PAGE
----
A free particle is described by its kinematic properties: energy, momentum, & angular momentum. Unlike the previous properties, energy & momentum take continuous values, but they are related by the mass: Nonrelativistically,

conservation | symmetry |
---|---|

energy | time translation |

momentum | space translation |

angular momentum | rotation |

*The relativistic quadratic equation has a 2nd solution, E ≈ - m - p⃗²/2m (antiparticle), but then K = E - m ≈ - 2m → - ∞ in the nonrelativistic limit.

The analogs to the particle kinematic properties are

particle | field |
---|---|

m | κ |

E (or K) | i∂/∂t |

p⃗ | -i∇⃗ |

angular momentum | index |

Energy & momentum can be expressed in terms of numbers, rather than (differential) operators, by Fourier transformation:

φ(x⃗,t) ~ ∫dk⃗ dω exp(ik⃗∙x⃗-iωt) φ̃(k⃗,ω)

Except for scalar fields, the wave equations tend to be more complicated. In particular, the concept of a "gauge field" must be introduced. The result is that a free field must describe an irreducible representation of the Poincaré group (including space-time translations, rotations, & Lorentz boosts).

Fields also carry energy, momentum, & angular momentum, in the usual sense of how they appear in conservation laws & symmetry principles, but their form does not seem to resemble that of particles. In particular, they are defined as spatial integrals of local functions of the fields (with a few derivatives). There we find similar problems: Avoiding the introduction of ε₀ (& μ₀), the Coulomb force between electrons looks like

On the other hand, the Yang-Mills action for a self-interacting field looks like

Note that, if we use consistent dimensions for energy & momentum, & thus the action, both for electron particle + Coulomb & for Yang-Mills, then the dimensionless quantities for the couplings are e²/ℏ for the former & g²ℏ for the latter. Thus the "classical" limit ℏ → 0 is strong coupling for the former & weak coupling for the latter. This relates to the fact that classical particles & classical fields are different limits of quantum theory. (Introducing interactions with particles @ the same time as self-interactions for fields makes the limit ℏ → 0 poorly defined.)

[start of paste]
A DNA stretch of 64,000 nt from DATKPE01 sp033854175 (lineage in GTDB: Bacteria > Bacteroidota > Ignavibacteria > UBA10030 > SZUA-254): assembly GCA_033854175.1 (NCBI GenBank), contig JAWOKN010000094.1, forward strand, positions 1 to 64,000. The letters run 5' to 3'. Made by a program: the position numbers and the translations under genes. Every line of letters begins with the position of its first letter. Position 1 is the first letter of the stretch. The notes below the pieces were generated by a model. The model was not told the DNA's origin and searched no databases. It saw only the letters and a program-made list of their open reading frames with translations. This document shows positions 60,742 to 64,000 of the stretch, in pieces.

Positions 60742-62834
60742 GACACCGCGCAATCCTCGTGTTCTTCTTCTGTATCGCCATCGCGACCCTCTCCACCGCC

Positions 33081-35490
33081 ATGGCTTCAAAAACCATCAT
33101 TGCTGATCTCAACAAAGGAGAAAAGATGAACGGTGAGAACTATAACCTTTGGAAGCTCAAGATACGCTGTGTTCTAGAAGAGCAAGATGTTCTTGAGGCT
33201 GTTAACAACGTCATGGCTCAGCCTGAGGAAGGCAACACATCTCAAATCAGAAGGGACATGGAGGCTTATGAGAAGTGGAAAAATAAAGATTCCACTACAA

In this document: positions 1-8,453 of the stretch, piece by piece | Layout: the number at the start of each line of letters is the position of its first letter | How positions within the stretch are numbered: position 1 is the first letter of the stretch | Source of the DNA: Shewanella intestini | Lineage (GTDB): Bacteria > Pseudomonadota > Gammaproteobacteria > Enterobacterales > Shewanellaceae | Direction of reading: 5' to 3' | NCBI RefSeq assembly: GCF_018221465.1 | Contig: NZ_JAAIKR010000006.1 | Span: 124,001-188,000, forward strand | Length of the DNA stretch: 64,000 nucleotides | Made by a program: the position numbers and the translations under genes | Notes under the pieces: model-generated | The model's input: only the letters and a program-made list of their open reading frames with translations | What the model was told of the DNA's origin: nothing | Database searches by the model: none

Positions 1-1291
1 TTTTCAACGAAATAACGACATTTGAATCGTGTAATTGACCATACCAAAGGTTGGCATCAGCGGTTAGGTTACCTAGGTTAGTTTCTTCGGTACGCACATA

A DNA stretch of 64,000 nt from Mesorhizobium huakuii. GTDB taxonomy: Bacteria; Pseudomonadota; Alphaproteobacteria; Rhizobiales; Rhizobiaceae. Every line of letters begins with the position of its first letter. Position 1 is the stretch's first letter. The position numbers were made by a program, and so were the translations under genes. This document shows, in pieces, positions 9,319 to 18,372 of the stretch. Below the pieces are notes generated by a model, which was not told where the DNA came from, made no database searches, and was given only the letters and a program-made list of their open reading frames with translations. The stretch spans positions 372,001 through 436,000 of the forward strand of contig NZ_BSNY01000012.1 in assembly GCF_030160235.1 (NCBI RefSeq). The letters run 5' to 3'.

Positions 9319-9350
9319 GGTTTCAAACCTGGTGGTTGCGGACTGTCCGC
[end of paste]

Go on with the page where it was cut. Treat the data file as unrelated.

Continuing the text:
But the waves really appear in the Fourier expansion of a quantum mechanical wave function, not a field. This is much closer, but the full identification between particles & fields requires quantum field theory.

In practice, one usually works with the Fourier transform version of the Taylor expansion in fields (i.e., just start in momentum space),

Not only is this construction conceptually simpler (working completely with functions instead of operators), but in the relativistic case it's manifestly Lorentz covariant @ each step. Canonical quantization, on the other hand, must take a detour into a Hamiltonian analysis & restore Lorentz invariance @ the end, a procedure that can become so complicated that *no one ever uses it for the Standard Model*. Yet many professors still torture their students by pretending canonical quantization of field theory is more "pedagogical", just like the way they teach freshmen physics as if it were still the 19th century.